“Some time ago a group of church leaders decided that they didn’t want to be hated. They focused just on attracting more and more people. But if we’re here to offer something the world can’t provide, why would I want to copy the world? There is plenty of television. There are plenty of talk shows. There are plenty of comedians. But there is not plenty of worship of the true and living God.”
When asked about the place of innovation in our churches he replied, “Innovation doesn’t have to be loud or a gimmick. How about silence? Most people get no silence in their world. Imagine three or four minutes of silence. No music. No background distractions.
“Or change the order of worship. Start the service with an invitation rather than ending with it. Nothing in the Bible says to walk down an aisle. So be innovative. I’m not against screens, or new songs, or innovation. I just don’t like the gimmicks. I want to know when worship is over that that leader’s sole purpose was to glorify the Lord Jesus Christ. He’s not important to himself, and I’m not.
“Here’s what troubles me: I don’t know why leaders younger than me aren’t saying this. I’m not talking about novices, but the leaders in their forties and fifties. Why aren’t they raising questions and showing some concern for where the church is heading with its focus on media and headcount and passive spectating? I know one church that has 17 people on their media staff and only 12 on the pastoral staff.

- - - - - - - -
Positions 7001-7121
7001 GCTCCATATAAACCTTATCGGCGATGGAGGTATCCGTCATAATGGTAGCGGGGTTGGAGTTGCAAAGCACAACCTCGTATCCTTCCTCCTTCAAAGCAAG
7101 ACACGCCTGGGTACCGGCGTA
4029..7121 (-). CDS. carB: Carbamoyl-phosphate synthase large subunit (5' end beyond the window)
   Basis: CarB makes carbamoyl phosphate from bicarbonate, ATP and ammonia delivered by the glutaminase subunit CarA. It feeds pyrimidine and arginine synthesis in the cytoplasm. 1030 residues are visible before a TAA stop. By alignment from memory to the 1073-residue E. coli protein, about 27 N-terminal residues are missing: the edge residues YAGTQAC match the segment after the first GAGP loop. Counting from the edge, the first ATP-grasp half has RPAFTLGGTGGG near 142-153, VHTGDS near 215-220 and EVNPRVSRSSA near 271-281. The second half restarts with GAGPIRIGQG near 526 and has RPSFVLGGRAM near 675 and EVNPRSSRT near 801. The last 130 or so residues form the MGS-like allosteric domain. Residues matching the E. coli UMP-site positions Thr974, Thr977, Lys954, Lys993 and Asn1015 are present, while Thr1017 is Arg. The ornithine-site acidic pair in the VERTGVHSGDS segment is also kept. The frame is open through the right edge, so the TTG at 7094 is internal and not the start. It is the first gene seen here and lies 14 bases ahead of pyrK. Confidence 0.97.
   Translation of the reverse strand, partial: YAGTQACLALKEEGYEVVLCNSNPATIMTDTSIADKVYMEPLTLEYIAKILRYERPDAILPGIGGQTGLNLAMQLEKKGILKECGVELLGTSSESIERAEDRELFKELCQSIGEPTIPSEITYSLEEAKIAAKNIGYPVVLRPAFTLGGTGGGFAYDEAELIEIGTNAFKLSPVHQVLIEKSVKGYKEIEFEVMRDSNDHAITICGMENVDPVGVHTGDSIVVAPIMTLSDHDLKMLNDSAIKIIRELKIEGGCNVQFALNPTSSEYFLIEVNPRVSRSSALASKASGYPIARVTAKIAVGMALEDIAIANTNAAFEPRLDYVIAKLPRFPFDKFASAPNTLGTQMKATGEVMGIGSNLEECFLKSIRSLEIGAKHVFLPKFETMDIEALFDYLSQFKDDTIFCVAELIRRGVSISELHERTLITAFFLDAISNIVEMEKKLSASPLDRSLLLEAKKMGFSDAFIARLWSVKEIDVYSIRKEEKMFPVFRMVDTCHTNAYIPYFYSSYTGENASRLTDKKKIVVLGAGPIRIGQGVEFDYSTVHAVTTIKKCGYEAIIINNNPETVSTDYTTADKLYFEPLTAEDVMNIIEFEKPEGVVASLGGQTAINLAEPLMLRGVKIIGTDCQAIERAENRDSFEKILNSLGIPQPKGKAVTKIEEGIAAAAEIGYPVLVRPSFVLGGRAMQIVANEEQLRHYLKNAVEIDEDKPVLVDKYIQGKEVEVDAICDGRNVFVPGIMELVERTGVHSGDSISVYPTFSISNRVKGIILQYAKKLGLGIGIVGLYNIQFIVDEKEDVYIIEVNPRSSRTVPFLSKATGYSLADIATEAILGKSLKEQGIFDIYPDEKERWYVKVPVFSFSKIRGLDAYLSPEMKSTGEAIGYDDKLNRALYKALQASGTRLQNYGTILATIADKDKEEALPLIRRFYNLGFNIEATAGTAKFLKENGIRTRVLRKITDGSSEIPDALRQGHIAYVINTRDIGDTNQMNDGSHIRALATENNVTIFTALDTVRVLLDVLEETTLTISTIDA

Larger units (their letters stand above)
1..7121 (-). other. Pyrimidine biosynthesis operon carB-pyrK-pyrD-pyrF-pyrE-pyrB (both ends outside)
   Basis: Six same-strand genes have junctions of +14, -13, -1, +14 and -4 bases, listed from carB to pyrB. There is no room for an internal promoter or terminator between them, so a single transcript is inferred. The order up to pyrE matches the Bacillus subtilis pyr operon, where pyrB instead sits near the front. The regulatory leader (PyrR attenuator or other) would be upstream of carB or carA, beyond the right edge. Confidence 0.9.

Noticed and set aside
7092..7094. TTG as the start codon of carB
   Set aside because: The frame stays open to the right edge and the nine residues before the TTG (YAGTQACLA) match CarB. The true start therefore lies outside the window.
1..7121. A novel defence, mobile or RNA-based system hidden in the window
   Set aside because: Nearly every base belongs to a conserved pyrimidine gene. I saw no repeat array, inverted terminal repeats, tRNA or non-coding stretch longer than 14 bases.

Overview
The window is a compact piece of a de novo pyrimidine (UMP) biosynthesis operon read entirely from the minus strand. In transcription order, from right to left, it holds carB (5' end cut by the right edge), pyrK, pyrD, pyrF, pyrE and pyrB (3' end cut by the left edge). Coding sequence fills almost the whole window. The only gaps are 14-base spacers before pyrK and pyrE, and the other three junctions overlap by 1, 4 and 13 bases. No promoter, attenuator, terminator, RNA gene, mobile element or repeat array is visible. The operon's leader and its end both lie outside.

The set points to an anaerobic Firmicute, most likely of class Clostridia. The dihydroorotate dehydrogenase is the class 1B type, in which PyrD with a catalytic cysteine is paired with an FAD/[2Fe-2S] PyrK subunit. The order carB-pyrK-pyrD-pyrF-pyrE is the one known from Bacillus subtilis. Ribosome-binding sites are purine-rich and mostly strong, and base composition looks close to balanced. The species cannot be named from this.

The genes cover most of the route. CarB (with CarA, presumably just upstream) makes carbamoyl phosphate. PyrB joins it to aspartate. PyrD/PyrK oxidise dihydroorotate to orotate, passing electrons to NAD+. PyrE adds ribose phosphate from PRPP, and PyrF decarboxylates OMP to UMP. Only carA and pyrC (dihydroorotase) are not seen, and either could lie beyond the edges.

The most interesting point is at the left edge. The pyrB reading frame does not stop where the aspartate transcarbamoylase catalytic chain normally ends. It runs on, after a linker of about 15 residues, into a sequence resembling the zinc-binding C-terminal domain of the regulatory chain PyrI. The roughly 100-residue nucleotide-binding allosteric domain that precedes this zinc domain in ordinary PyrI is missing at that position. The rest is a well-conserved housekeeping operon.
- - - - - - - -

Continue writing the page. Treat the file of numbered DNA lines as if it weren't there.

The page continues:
“When a church is spending more of its budget on media than shepherding, something is out of whack. We have gotten things twisted around. My book is simply saying come back, folks. I’m not against innovation. But we need more wisdom.”
He concludes by reminding us where to keep our focus: “I tell them, ‘Keep me off the pedestal. You’re heading for a real disappointment if you put me on that pedestal. I am a sinner just like you are. Yeah, I’ve got gifts. I can’t help it. That’s the way God made me. But don’t think I’m better than I am.’
“One of the best pieces of counsel I got was from a staffer with The Navigators named Jim Petersen. He had ministered in Sao Paulo, Brazil, for years with great effectiveness. I said, ‘How did you do it, Jim?’ He said, ‘Oh, I let them see the cracks in my life.’ I love that answer.
“So I blow it from time to time. I lose my place in my sermon. The other Sunday I read from the wrong passage of Scripture – I was a full book away from where I was supposed to be. We all had a good laugh about it. I let people see the cracks in my life. We can’t be phony. We’ve got to keep it real.”
Indeed, it’s all about Spirit-empowered reality versus showmanship, gimmicks, and the celebrity culture. All the great men and women of God said as much. As but one example, E.M Bounds, the 19th century pastor, put it this way:
“The Church is looking for better methods; God is looking for better men. The Holy Ghost does not flow through methods, but through men. He does not come on machinery, but on men. He does not anoint plans, but men…Men of prayer.”
We so very much need to seriously heed those words today.